EU formally adopts Iran oil embargo

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British Foreign Minister William Hague waits for the start of a meeting of EU foreign ministers at the EU Council building in Brussels on Monday, Jan. 23, 2012. EU foreign ministers are expected on Monday to agree to new economic sanctions against Iran over its nuclear program. (AP Photo/Virginia Mayo)

BRUSSELS (AP) — The European Union imposed an oil embargo against Iran on Monday and froze the assets of its central bank, part of sanctions to pressure Iranian officials into resuming talks on the country's controversial nuclear program.

The measures, approved in Brussels by the EU's 27 foreign ministers, include an immediate embargo on new contracts for crude oil and petroleum products. Existing contracts with Iran will be allowed to run until July.

Some 80 percent of Iran's foreign revenue comes from oil exports and any measures or sanctions taken that affect its ability to export oil could hit hard at its economy. With about 4 million barrels per day, Iran is the second largest producer in OPEC.

Iran says its nuclear program is peaceful, but the United States and other nations suspect it is trying to build nuclear weapons. Iran is now under several rounds of U.N. sanctions for not being more forthcoming about its nuclear program.

Two Iranian lawmakers, meanwhile, stepped up threats that their country would close the strategic Strait of Hormuz, through which a fifth of the world's crude flows, in retaliation for the EU oil sanctions.

Lawmaker Mohammad Ismail Kowsari, deputy head of Iran's influential committee on national security, said Monday the strait "would definitely be closed if the sale of Iranian oil is violated in any way."

Tensions over the strait and the potential impact its closure would have on global oil supplies and the price of crude have weighed heavily on consumers and traders. The U.S. and Britain both have warned Iran not to disrupt the world's oil supply.

Many analysts doubt that Iran would maintain a blockade for long, but any supply shortages would cause world oil supplies to tighten temporarily.

For its part, the United States has enacted, but not yet put into force, sanctions targeting Iran's central bank and, by extension, the country's ability to be paid for its oil.

After news of the EU move, benchmark crude for March delivery rose 90 cents on the day to $99.23 a barrel in early morning European time in electronic trading on the New York Mercantile Exchange.

Brent crude was down 35 cents at $109.51 a barrel on the ICE futures exchange in London.

EU diplomats are calling the measure part of a twin track approach toward Iran: increase sanctions to discourage what they suspect is Iran pursuit of nuclear weapons but to emphasize at the same time the international community's willingness to talk.

Iran says its nuclear program is exclusively for peaceful purposes, but EU foreign ministers are not convinced.

"The recent start of operations of enrichment of uranium to a level of up to 20 percent in the deeply buried underground facility in Fordo near Qom further aggravates concerns about the possible military dimensions to Iran's nuclear program," they said in a statement.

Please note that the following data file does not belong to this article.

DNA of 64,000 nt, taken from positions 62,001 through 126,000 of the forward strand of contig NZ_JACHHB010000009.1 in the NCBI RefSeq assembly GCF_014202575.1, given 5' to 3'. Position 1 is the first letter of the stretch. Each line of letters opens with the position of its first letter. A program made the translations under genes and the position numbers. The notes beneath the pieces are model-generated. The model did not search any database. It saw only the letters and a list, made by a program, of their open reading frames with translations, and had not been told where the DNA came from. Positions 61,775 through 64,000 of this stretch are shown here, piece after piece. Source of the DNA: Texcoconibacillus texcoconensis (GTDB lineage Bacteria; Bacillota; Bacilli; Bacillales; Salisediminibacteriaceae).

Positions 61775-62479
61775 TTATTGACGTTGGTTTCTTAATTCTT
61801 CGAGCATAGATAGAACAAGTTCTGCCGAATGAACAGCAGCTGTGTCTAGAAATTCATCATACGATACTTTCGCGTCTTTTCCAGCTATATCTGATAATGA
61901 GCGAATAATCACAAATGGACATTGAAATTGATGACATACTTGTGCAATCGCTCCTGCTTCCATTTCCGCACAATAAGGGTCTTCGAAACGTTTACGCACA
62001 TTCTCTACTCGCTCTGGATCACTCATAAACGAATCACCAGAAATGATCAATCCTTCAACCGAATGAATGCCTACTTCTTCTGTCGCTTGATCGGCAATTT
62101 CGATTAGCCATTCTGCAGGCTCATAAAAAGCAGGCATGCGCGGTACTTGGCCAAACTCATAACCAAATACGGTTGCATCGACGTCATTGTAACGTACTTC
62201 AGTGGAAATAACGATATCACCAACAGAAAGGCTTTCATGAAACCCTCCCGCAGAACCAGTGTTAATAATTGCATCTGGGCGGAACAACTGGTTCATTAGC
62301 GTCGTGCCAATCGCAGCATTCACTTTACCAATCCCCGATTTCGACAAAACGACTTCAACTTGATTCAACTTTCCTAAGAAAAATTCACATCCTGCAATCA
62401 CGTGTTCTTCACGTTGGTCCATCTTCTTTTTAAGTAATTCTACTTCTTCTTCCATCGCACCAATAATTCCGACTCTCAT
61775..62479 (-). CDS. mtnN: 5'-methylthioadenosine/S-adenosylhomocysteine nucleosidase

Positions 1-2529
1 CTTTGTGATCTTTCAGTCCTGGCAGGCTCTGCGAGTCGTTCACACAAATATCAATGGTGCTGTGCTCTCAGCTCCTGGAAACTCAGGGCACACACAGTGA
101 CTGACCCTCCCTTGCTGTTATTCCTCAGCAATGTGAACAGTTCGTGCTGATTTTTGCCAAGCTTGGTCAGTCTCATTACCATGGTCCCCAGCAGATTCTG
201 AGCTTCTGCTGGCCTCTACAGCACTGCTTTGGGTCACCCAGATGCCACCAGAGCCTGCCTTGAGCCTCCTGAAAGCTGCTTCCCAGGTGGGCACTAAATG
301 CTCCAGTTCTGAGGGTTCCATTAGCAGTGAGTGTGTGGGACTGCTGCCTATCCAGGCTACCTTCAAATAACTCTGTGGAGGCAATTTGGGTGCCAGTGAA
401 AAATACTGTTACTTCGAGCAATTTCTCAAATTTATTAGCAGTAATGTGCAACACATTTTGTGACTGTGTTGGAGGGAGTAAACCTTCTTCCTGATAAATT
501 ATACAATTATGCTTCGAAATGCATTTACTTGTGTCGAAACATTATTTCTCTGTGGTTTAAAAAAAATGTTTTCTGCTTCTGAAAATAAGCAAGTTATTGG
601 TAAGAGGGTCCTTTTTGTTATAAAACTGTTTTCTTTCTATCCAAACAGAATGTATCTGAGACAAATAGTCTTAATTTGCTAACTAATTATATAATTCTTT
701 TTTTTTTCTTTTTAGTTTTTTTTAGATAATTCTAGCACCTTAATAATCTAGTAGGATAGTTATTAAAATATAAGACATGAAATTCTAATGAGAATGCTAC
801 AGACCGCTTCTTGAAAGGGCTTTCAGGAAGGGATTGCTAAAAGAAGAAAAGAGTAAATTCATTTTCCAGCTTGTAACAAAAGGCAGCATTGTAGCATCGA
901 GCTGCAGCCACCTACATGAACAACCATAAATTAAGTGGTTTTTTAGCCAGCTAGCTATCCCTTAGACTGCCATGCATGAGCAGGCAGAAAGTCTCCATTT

That accelerated enrichment is in violation of six U.N. Security Council resolutions and 11 resolutions by the board of the International Atomic Energy Agency, "and contributes to rising tensions in the region," the statement said.

British Foreign Secretary William Hague called the embargo part of "an unprecedented set of sanctions."

"I think this shows the resolve of the European Union on this issue," Hague said.

The EU also decided to freeze the assets of the Iranian central bank. Together, the two measures are intended not only to pressure Iran to agree to talks but also to choke off funding for its nuclear activities.

In October, EU foreign policy chief Catherine Ashton sent a letter to Saeed Jalili, Iran's top nuclear negotiator, saying her goal was a negotiated solution that "restores international confidence in the exclusively peaceful nature of Iran's nuclear program."

She says she has not yet received a reply.

Before Monday's decision, negotiators worked hard to try to ensure that the embargo would punish only Iran — and not EU member Greece, which is in dire financial trouble and relies heavily on low-priced Iranian oil.

The foreign ministers agreed to a review of the effects of the sanctions, to be completed by May 1. And they agreed in principle to make up the costs Greece incurs as a result of the embargo.

"It is important to know what will happen to individual countries as a consequence of the sanctions," Ashton said before the foreign ministers' meeting in Brussels.

The National Council of Resistance of Iran, an exile group opposed to Iran's clerical regime, welcomed the new sanctions and called for their implementation without delay.

"For over two decades, the Iranian Resistance has called for comprehensive oil and financial sanctions against the religious and terrorist dictatorship ruling Iran," Maryam Rajavi, the organization's president-elect said in a statement.

She said "the five-month delay in putting these sanctions in full force provides a significant amount of time for this regime to implement its ominous plots."

The council, founded in 1981, is considered a terrorist organization by the United States, but not by the European Union.

German Foreign Minister Guido Westerwelle said it was critical that action be taken.

"This is not a question of security in the region," he said. "It is a question of security in the world."


Raf Casert contributed to this report